Compared with the most prolific death penalty states, Connecticut’s post-conviction regimen takes longer and has more layers. The Hartford Courant says the biggest difference isn’t the average time the 10 death-row inmates have been there or the fact that the 7,200-page trial transcript for Steven Hayes won’t be ready until Christmas at the earliest, when the first convicted Cheshire co-defendant has passed his one-year anniversary on the row.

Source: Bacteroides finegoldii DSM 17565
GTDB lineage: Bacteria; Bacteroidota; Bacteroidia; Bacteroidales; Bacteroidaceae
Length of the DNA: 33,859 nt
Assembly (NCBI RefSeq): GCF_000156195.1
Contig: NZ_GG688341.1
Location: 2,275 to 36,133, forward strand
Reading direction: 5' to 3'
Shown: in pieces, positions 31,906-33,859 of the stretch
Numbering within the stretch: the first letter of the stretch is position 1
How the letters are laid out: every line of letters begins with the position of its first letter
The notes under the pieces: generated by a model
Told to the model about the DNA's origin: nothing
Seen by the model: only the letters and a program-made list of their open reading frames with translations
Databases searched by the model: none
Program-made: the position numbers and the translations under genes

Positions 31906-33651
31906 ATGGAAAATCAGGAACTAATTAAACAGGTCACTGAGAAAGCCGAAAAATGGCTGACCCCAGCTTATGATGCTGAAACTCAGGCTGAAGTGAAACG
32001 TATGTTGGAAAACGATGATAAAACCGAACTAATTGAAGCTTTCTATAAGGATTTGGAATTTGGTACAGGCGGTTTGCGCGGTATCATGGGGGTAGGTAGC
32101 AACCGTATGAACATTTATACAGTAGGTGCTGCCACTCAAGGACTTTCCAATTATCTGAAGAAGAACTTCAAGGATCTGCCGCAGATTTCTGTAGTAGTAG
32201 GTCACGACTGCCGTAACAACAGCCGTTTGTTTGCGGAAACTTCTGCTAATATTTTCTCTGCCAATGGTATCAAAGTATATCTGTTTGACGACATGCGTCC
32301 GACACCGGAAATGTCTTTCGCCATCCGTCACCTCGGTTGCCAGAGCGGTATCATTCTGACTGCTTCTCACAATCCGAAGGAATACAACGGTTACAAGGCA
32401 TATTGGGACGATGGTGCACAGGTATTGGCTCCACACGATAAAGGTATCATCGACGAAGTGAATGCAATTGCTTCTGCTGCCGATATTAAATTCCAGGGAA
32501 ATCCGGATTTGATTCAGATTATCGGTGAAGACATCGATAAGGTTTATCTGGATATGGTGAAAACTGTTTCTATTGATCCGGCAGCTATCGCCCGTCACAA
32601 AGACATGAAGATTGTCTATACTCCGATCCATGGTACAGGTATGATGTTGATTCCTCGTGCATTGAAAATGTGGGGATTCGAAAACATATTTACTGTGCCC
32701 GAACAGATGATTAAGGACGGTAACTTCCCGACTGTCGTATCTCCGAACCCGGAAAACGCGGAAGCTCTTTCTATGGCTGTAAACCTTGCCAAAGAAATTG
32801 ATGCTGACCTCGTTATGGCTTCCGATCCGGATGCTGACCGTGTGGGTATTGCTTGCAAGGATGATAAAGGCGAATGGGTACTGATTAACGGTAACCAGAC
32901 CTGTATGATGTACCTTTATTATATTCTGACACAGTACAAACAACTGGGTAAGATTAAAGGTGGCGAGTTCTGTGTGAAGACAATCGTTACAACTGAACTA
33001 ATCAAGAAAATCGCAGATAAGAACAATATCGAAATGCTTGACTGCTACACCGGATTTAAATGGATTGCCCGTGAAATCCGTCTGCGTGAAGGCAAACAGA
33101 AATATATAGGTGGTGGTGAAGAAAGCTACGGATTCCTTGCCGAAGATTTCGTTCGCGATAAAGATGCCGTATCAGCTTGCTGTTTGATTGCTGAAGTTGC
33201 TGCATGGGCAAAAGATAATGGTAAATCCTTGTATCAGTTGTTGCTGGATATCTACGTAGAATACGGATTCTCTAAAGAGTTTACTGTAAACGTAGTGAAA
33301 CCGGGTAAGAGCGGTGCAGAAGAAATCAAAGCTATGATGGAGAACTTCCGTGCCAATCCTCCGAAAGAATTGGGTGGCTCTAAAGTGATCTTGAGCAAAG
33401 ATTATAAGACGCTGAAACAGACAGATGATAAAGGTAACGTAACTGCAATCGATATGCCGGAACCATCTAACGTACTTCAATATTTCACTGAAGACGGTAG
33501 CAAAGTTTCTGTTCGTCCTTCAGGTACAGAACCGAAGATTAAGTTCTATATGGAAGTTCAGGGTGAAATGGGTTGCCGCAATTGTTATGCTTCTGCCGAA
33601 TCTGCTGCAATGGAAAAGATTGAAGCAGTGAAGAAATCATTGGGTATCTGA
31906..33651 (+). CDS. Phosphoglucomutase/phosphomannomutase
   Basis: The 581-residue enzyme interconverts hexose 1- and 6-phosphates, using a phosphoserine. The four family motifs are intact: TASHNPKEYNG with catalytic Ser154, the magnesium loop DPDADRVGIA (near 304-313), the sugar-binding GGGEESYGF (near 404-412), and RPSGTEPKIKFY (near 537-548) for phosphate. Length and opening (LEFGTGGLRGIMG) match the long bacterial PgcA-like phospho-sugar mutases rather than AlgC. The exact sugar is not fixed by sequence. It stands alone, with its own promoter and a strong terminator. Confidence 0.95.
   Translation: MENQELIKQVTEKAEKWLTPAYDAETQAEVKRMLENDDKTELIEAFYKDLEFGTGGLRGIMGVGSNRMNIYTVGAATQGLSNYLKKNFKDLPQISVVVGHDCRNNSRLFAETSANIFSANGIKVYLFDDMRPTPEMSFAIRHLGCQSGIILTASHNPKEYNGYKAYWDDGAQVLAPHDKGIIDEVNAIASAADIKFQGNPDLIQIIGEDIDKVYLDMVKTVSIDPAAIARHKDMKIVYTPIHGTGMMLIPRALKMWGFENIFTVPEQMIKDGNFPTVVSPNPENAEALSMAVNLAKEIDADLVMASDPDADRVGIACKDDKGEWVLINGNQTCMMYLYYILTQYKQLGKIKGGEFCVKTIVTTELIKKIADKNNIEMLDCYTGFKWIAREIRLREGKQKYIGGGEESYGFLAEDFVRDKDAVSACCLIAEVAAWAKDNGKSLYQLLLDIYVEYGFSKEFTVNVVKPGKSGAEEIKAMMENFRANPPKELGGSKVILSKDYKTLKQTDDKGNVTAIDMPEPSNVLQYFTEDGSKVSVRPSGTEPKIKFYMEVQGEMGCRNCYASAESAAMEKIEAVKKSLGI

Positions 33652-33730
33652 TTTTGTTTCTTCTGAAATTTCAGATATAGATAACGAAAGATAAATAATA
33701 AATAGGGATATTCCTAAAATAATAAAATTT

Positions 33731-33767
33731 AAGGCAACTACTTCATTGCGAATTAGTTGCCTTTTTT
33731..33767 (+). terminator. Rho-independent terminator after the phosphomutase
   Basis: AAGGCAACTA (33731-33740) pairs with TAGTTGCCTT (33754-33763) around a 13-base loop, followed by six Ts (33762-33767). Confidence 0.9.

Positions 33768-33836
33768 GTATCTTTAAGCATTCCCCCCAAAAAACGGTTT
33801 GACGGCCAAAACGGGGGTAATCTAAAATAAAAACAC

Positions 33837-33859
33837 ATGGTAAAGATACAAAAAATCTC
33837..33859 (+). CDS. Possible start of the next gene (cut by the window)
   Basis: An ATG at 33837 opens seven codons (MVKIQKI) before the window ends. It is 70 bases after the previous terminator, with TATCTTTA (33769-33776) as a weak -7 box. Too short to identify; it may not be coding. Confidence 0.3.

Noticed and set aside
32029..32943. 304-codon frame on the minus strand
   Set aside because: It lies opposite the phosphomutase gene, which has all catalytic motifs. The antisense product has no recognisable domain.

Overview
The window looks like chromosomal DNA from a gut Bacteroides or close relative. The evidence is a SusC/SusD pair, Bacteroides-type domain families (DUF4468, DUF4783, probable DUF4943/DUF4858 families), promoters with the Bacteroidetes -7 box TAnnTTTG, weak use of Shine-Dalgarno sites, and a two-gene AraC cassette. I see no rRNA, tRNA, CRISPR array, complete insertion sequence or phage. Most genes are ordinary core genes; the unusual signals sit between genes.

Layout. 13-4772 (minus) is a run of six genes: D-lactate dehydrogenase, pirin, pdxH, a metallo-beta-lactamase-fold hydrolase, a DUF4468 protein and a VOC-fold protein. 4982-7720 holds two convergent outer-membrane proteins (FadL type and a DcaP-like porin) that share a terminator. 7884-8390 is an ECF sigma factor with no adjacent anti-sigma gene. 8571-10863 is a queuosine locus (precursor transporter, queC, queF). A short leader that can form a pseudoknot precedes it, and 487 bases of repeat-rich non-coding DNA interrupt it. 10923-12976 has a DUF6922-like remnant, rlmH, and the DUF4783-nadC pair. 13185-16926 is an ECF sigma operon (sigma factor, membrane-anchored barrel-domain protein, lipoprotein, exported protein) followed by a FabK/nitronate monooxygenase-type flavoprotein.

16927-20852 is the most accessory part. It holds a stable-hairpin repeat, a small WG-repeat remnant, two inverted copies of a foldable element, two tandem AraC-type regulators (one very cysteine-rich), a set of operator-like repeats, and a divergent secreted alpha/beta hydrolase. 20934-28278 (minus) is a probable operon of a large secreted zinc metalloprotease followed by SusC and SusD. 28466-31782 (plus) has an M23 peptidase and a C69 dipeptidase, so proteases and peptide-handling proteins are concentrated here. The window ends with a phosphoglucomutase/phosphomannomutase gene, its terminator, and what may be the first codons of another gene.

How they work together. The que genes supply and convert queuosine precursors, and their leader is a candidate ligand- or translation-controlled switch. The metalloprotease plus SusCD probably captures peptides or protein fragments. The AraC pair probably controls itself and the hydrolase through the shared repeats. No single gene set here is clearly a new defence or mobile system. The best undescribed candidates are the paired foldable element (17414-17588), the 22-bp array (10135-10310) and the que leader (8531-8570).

“The biggest difference,” says Kathryn Kase of the Texas Defender Service in the most prolific death-penalty state, “is that we execute people, and, by and large, you guys don’t.” Texas has executed 475 people since 1976. In Connecticut, the lone execution in 51 years occurred only because serial killer Michael Ross begged to die. Some prosecutors call the state system a fraud. Either have it, or don’t, they say. State public defenders say they have an ethical obligation to raise all valid claims. The defenders’ office spent $3.4 million last year defending capital cases and pursuing death-row appeals.